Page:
Overtaking slower vehicles on a 2-lane highway

semi tractor trailer driving on the highway in the evening

Simply put, passing traffic in a 2-lane road should be avoided at all costs. Very few voluntary choices we make carry the potential for disaster as overtaking slower vehicles on a 2-lane highway. Highway 11 through northern Ontario is a notoriously dangerous highway for overtaking accidents. It is a heavily used highway, preferred by newer, less experienced drivers as it is relatively flat, and has quite a few passing lanes. Still, there are stretches of this, and many other 2 lane highways where traffic can back up behind much slower traffic. During the winter months, this is far more often the norm, rather than the exception. People get impatient being stuck behind slower traffic and attempt to pass when they can’t see far enough ahead to know for certain the maneuver can be made successfully. I can’t count the times I’ve had to stand on the brakes because someone was passing me where they shouldn’t, be it climbing a hill with no passing lane, approaching a curve in the road, or in inclement weather. My rule of thumb for passing where there is no passing lane is, the traffic I want to overtake must be moving at least 10 km/h slower than myself and I need to see at least 2 miles of the road ahead clear of on coming traffic before I will even consider overtaking.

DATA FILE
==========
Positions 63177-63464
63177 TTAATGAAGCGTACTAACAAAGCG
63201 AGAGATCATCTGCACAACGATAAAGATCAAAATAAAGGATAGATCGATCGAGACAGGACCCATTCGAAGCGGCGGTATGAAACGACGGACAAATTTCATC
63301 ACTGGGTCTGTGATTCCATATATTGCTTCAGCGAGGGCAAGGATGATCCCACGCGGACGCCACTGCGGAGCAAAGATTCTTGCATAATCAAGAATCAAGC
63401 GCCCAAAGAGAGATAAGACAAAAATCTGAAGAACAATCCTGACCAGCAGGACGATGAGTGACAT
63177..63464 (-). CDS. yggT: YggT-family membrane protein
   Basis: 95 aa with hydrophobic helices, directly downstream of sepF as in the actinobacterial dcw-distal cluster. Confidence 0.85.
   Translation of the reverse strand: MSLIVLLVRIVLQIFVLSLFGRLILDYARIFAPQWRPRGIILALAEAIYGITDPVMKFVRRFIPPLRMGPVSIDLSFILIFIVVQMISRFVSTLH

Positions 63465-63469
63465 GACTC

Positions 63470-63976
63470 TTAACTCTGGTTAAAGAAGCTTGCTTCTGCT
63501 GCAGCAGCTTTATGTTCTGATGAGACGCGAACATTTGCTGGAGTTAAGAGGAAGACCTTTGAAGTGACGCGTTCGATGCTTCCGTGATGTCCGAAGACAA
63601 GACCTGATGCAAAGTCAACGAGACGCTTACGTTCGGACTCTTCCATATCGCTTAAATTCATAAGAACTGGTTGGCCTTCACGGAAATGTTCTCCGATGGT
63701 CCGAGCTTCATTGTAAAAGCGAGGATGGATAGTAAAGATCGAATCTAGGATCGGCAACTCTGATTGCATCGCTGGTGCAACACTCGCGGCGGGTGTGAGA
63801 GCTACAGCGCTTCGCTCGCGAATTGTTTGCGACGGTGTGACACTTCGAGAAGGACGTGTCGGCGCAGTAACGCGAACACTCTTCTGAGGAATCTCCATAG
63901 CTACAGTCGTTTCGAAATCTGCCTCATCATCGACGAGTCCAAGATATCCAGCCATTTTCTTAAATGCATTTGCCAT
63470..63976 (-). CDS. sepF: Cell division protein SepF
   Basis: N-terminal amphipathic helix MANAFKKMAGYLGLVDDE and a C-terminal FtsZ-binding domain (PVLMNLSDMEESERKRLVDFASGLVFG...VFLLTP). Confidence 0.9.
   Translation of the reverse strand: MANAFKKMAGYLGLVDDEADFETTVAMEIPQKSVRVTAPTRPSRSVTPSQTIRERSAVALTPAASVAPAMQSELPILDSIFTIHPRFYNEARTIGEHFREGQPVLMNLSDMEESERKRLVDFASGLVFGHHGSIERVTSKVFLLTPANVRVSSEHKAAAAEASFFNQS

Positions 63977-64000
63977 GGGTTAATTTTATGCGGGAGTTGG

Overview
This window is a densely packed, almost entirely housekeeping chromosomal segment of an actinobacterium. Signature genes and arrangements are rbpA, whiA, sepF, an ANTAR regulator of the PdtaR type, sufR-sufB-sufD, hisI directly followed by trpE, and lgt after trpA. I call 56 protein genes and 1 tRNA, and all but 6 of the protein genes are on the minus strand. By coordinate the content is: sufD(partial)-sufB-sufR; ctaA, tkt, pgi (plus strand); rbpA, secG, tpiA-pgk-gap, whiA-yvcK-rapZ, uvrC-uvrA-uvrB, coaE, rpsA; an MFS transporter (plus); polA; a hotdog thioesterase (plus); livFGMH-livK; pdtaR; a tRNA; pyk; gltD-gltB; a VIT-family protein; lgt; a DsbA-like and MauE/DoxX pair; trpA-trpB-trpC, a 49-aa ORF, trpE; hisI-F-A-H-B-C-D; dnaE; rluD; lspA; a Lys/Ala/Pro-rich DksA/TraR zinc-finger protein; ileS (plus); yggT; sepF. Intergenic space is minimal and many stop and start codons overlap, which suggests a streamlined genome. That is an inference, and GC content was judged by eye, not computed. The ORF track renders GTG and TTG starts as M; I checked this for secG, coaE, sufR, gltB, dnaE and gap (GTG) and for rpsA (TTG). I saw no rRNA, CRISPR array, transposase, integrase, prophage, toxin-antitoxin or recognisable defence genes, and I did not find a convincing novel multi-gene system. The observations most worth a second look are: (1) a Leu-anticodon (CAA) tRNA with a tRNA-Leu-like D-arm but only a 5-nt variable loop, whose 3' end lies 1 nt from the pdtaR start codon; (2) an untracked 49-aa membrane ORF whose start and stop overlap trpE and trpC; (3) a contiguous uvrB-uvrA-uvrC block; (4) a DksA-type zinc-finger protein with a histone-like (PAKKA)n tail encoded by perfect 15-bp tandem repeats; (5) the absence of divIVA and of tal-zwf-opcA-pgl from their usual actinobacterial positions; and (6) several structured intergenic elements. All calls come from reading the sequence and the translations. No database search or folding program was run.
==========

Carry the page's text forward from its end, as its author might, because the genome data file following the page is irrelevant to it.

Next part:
Another overtaking issue that I see quite often involves passing lanes. When a passing lane ends, do you know which lane has the right of way?  According to the highway traffic act, if you have to cross the dotted line to stay on the highway, you MUST yield the right of way.  If you are in the right lane and a faster truck is attempting to pass, take your foot of the throttle, and let him pass, or, if there is a long line of vehicles attempting to pass, slow down and let them go by, then pick up your speed again. Over the course of a day, this might cost you a whole 3-5 minutes. If you catch someone going 5 km/h slower than you, and you can’t get around them, find a truck stop and take a 15-minutes break. That will let them get 25 kms ahead of you, and it will be at least another 5 hours until you catch up to them again.